20160216 After the financial crisis, we can kiss our CPF goodbye

As a CPF member, I have no faith in our system because I suspect huge losses are being covered up. The government does itself a disservice by continuing to be opaque.

It is obvious to me that GIC has been increasing its bets in the hope of making up for gargantuan losses. The recent multi-billion dollar investments are a desperate attempt to make up for losses during the Global Financial Crisis.  Multi-billion dollar investments during the GFC was to make up for previous losses.

If there is really nothing to hide, why should GIC fear transparency? PAP should not attempt to ‘engage’ CPF members by funding propaganda in the mainstream media with tax dollars or expect motherhood statements to sound anything close to nonsense.

GIC’s investments need to be put into perspective, ie betting S$14 billion in UBS in December 2007 followed by S$ 9.8 billion in Citibank the following month (total S$24 billion in 2 months).

$24 billion is slightly below the previous 2 years increase in CPF balances, ie $11 billion in 2006 and $15 billion in 2007 (MAS report pg 119). Was GIC not reckless?

GIC could have profited billions from these 2 bets alone if events had panned out according to its textbook scenario. Unfortunately, reckless investors are never rewarded in the long run.

GIC appears to have been bottom fishing UBS after a 4 year rally.

Chart @ ft.com

Likewise for Citi.

Some clarification is needed for the Citi investment. After GIC was reported to have profited US$1.6 billion from the sale of half of its 9% stake in Citi, our propaganda machine went full throttle and claimed this to be the “secret to GIC’s success” . The chart above confirms GIC’s secret to losing money, if Citi wasn’t bailed out by US taxpayers, not success.

Citi share is currently about 85% from GIC’s entry point and 93% from its high in 2006. Good investment?

Common sense also tells us that GIC had not expected Citi to collapse and be bailed out by US taxpayers.

And why would well-established banks pay 7% to 9% coupons if risks weren’t high? Were foreign banks stupid or our book-smart scholars?

Some have argued that $24 billion invested in financial institutions is just a fraction of GIC’s total assets. This is incorrect because we should view the amount as a percentage of its investment in developed market equities.

In 2007, it was managing about $130 billion CPF dollars and $170 billion from land sales revenue, totaling about only $300 billion.

Of the $300 billion, 34% or $102 billion was allocated to developed market equities. Citi and UBS alone made up 24% of investment in developed market equities. This is an extremely huge bet by any measure and if this is not speculation, nothing is.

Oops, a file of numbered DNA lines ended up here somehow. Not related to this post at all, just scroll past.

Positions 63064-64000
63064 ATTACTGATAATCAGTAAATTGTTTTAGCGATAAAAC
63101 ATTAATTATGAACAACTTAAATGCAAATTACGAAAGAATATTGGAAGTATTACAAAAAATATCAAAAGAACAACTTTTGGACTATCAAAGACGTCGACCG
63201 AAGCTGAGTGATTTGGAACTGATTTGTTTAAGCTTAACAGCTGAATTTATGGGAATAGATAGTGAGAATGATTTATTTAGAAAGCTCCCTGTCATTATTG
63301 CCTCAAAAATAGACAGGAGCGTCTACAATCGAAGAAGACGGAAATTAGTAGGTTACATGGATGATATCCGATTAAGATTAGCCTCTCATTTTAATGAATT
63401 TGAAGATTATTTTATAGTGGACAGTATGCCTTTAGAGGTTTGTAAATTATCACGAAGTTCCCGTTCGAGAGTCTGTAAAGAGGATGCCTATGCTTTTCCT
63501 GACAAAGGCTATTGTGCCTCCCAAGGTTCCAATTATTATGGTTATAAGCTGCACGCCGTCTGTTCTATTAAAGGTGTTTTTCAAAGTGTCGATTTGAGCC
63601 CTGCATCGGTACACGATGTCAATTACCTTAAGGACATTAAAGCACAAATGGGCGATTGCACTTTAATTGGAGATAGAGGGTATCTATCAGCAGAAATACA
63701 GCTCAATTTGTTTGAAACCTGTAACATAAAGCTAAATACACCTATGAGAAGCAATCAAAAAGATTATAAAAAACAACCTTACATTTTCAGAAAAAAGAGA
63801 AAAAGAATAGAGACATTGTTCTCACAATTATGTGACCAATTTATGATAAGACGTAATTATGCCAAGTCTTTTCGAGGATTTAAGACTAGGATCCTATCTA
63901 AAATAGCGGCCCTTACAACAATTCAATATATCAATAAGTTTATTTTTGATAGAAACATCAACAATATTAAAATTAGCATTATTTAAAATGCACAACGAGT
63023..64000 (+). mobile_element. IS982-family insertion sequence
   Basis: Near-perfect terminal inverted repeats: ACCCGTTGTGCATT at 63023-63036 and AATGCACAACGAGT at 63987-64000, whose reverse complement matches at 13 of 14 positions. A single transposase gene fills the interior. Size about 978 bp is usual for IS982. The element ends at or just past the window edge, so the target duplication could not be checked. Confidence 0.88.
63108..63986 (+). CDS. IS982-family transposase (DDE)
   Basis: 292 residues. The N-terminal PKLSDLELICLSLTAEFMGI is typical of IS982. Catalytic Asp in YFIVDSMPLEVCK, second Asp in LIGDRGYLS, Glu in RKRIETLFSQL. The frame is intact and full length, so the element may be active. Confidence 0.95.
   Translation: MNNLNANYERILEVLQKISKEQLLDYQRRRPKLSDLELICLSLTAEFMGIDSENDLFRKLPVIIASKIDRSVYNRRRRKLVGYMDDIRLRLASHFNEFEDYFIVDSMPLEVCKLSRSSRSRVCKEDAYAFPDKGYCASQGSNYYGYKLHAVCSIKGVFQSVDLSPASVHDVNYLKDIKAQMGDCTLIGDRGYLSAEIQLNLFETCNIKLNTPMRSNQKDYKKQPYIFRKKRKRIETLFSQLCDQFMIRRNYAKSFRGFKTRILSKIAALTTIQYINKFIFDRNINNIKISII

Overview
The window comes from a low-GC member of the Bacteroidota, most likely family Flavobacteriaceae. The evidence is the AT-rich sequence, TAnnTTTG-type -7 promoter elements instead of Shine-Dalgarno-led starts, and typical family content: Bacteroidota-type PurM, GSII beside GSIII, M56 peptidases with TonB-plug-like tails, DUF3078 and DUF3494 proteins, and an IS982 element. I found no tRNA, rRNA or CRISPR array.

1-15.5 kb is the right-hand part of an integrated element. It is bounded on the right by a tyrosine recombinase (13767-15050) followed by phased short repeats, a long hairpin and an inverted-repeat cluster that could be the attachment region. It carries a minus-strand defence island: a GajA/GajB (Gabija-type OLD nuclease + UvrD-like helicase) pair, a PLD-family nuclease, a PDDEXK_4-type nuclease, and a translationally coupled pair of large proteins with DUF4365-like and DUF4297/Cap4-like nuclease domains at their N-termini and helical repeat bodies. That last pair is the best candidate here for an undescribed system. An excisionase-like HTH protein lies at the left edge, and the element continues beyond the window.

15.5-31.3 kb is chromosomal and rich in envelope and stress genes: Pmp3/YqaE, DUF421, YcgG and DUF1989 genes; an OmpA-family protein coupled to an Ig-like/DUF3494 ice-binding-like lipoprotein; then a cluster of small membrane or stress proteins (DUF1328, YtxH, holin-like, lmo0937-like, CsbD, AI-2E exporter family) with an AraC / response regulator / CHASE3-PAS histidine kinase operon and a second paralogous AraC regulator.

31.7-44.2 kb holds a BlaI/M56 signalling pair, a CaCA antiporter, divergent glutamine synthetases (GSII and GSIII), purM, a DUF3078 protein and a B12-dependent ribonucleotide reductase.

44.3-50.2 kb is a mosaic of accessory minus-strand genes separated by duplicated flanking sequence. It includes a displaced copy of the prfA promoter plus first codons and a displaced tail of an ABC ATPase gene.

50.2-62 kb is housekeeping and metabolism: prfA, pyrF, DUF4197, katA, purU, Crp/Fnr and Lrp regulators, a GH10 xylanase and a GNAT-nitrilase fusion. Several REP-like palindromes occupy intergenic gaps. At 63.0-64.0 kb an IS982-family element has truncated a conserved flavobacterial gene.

A lot of GIC’s assets, such as Japanese assets, were also underperforming and there was no way these could have recovered to provide a constant stream of income. Japan’s Nikkei Index was still more than 60% off its high almost 2 decades later in 2008 and property prices were 70% off its high in 2014. GIC had 11% of its assets in Japan.

The government owes CPF members an explanation – how were CPF members paid with all the losses and underperforming assets?

The rate of increase in CPF balances suggests something is clearly not quite right with our investments.

From 1998 to 2006, CPF balances increased by $41 billion/$5 billion a year. Since 2007 when the increase in CPF balances crossed the $10 billion mark, it has increased by a whopping S$163 BILLION or $20 BILLION a year.

CPF balances from 1998 to 2015

Year CPF ($ bil) Increase Year CPF ($ bil) Increase
1998 85 . 2007 137 11
1999 88 3 2008 151 14
2000 90 2 2009 167 16
2001 92 2 2010 186 19
2002 96 4 2011 208 18
2003 103 7 2012 230 22
2004 111 8 2013 252 22
2005 119 8 2014 275 23
2006 126 7 2015 300 (est) 25

With an ageing population, skyrocketing housing prices and healthcare costs, why are CPF balances increasing at such a phenomenal rate?

Total CPF balances should have hit $300 billion last year, an increase of $114 billion since 2010.

Individual bets may be much lower than UBS/Citi but that doesn’t mean our risks have been reduced. In fact, our CPF may be worse hit than during the GFC: $70 billion was invested during the last 3 years at inflated prices.

At the stroke of PAP’s pen, CPF annual balances have increased from $3 billion in 1999 to $25 billion last year. CPF members should be concerned and speak up because we will be committing hara kiri with our collective silence.

Losses are more likely to be incurred and should this happen, CPF withdrawal age may soon be increased to 70 or 75. Perhaps PAP already has plans to allow CPF members to bequeath our balances to our grandchildren’s CPF accounts?

Notwithstanding all the PR to maintain confidence in GIC (setting up offices worldwide), I am convinced that legislations have been tweaked to enable GIC to go for the kill: it has to make up for past losses by taking very higher risks. But in this case, it looks like CPF members will be killed.

Soon, we can really kiss our CPF goodbye.

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One Response to 20160216 After the financial crisis, we can kiss our CPF goodbye

  1. Xmen says:

    Given that Temasek is a major investor in StanChart, the following news report may be of interest –

    “Standard Chartered: Why This Cheap Bank Stock Isn’t a Bargain”
    http://www.wsj.com/articles/standard-chartered-why-this-cheap-bank-stock-isnt-a-bargain-1456234886

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